John O’Hara of Shawnee has just lifted himself off the floor at the Kansas City Auto Show in Bartle Hall Saturday.
Yes, the 42-year-old man had splayed himself out at the foot of a certain sports car, trying to capture the moment with a memorable selfie photo.
He can explain, he says, upright again.
There’s a Hot Wheel toy car in his childhood — he remembers it as the same color as this Acura NSX sports car he’d just paid homage to — a Hot Wheel so beloved he kept it by his bed at night just so he could keep looking at it.
“It was the same color,” O’Hara said, trying to describe the sight before him at now. “That deep red, cherry, pearl…”
This real-life Hot Wheel would cost him $206,000, and goes by the official color of Valencia red, gleaming on its low-slung, futuristic shape.
For most everyone circulating through the giant showroom, the auto show — which continues through Sunday, 10 a.m. to 6 p.m. — is an exercise in dreaming.
Nate and Allison Burghart of Lawrence, took a moment to absorb the sight of the brilliantly yellow Porsche Turbo S — and peak at its credentials.
“In case I need to get to 60 mph in 2.8 seconds, that’s the car,” Nate said.
This beauty is going for $211,315. The Burgharts both are lawyers. Maybe they could swing it?
“Some lawyers might,” he said. “Not these two.”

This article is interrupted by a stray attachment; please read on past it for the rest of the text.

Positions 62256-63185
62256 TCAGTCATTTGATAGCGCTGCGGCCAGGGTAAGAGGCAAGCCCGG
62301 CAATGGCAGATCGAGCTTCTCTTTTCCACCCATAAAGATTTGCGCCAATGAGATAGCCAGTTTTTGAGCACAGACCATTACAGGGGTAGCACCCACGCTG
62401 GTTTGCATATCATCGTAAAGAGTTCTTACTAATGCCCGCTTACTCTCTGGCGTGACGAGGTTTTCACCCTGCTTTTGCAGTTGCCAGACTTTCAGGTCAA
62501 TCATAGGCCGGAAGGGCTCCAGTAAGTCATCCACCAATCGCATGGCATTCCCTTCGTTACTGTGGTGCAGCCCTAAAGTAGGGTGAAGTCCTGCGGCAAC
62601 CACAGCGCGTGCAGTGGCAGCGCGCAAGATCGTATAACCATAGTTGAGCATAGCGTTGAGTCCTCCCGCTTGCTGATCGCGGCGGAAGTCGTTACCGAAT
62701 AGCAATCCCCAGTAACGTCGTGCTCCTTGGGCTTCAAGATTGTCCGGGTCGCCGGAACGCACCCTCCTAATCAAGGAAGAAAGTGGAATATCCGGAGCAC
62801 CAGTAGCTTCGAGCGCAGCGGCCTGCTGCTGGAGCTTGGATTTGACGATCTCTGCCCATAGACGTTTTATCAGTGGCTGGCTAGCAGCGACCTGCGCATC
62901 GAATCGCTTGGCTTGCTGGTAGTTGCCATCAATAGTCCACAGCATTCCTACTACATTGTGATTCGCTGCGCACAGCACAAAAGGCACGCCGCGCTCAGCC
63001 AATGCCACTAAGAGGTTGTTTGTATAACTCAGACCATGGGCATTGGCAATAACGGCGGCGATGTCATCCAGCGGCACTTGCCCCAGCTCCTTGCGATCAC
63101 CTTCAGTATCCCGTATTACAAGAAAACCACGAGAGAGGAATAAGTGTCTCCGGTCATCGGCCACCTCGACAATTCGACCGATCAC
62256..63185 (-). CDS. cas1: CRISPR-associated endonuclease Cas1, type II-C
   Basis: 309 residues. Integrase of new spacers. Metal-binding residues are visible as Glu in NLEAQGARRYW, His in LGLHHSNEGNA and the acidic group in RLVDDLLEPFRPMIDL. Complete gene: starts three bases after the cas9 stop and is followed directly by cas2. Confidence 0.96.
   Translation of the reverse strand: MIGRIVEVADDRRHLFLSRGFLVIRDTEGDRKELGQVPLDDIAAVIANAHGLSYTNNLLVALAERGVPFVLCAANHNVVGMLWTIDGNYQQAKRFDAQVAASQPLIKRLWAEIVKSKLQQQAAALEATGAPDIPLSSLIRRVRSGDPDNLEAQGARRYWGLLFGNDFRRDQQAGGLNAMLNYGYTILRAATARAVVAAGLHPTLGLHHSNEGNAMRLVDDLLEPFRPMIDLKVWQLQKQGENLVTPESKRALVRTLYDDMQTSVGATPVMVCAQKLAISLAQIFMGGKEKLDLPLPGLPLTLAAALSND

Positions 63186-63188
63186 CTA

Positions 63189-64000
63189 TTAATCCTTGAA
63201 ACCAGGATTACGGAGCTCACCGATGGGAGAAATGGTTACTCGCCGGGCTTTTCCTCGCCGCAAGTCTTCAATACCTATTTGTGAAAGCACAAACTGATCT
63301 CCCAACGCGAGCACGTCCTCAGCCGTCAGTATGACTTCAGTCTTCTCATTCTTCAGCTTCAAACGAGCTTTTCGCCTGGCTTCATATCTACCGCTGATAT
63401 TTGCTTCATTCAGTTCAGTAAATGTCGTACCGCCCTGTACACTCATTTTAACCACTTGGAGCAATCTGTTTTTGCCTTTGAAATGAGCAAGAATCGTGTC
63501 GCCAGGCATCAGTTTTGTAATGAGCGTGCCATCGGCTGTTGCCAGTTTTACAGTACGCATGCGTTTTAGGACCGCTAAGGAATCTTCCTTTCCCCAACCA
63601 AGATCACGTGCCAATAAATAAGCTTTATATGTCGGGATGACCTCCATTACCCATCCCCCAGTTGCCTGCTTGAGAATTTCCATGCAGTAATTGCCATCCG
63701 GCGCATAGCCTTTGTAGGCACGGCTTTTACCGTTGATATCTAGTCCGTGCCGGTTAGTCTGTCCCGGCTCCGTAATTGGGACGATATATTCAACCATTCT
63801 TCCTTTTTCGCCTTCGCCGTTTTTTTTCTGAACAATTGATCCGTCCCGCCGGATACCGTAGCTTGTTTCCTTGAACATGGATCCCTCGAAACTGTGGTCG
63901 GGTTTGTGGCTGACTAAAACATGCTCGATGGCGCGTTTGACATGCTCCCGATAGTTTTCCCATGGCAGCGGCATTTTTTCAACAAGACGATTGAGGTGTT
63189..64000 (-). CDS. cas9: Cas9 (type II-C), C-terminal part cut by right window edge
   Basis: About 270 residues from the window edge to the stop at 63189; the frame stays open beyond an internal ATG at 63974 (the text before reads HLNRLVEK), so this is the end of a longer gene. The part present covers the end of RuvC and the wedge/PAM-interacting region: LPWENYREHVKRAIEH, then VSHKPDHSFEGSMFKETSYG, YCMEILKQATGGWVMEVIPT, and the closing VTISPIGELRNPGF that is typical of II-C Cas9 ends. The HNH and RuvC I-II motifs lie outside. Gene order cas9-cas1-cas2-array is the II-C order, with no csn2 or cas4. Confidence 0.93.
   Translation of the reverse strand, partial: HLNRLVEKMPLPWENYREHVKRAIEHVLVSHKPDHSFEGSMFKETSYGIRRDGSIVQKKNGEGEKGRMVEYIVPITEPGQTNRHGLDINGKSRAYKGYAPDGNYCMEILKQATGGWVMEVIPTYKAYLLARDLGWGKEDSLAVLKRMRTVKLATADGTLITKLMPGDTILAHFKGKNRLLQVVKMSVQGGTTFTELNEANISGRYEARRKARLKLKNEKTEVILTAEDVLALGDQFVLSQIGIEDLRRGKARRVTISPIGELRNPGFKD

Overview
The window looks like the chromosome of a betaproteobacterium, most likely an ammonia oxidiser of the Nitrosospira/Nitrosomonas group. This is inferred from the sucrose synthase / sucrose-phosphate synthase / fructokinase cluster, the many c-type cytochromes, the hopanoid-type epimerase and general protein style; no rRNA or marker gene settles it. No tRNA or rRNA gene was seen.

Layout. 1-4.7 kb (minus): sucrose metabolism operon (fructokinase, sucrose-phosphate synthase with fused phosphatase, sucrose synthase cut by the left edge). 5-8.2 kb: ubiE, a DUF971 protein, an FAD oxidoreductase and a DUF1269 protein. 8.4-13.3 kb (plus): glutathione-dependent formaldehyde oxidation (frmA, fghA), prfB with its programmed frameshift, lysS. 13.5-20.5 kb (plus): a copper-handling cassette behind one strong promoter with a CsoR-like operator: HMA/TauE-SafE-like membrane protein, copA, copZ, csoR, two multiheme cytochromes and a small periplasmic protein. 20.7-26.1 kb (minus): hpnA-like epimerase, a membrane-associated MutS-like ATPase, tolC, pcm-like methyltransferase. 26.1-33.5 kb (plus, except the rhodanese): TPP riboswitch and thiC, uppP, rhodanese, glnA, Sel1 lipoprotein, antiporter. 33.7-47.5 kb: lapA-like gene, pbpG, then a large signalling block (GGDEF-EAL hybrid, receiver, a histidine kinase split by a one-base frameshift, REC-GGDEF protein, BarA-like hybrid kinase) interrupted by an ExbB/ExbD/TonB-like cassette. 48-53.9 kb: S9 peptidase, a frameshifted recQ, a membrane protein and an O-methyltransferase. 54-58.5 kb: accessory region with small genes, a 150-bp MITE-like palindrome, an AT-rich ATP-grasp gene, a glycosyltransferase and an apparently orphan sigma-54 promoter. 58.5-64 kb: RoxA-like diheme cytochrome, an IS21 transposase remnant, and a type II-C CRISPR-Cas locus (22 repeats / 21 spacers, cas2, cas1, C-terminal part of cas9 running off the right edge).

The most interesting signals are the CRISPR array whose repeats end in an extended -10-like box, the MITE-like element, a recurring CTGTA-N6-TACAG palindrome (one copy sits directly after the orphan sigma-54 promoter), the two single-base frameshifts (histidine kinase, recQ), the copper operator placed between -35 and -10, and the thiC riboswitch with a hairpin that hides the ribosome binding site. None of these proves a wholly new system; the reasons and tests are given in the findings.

It is remarkable what cars and trucks can do these days, and the costs, said 74-year-old Jim Gfeller of Olathe.
In 1973, he said, he bought an entire house — three bedrooms and a full basement — for $19,500. And 20 years ago he got a nice Toyota Tacoma pick-up truck for the same cost.
“Those pick-ups here,” he said, nodding at the array of powerful specimens on the Bartle Hall floor, “are going for $70,000.”
The view, while tantalizing, is also daunting in a different way for 24-year-old Dylan Sauer of Raytown, here with University of Missouri-Kansas City student Heather Simon, 20.
He’s an auto mechanic, he said, “and I’m seeing the next things I’ve got to work on.”
The operations of cars are packed more and more into intricate modules — “the radio, the seats, the transmission — everything,” Sauer said.
Everything new in the cars that are touted in these new models “is something we’re going to have to figure how to fix,” he said.
In all, 500 vehicles are on display, including new waves of hybrid vehicles, a collection of classic cars, and luxury cars among the SUVs, coups and sedans.
Many urgings can lure people to the show.
For 48-year-old Wylon Harper of Overland Park, he grew up in Detroit, he said, so “it’s in my blood.”
He’d take home the $96,510 Lexus LC500h if he could.
For Olathe South High School student Ashley Xayyasaeng, she blames the “Fast and Furious” movie franchise for her infatuation.
“I love the ‘modded’ cars,” she said.
She favors the black Nissan GTR — especially its doubled-barreled arsenal of headlights.
All comes included in its $115,980 sticker price.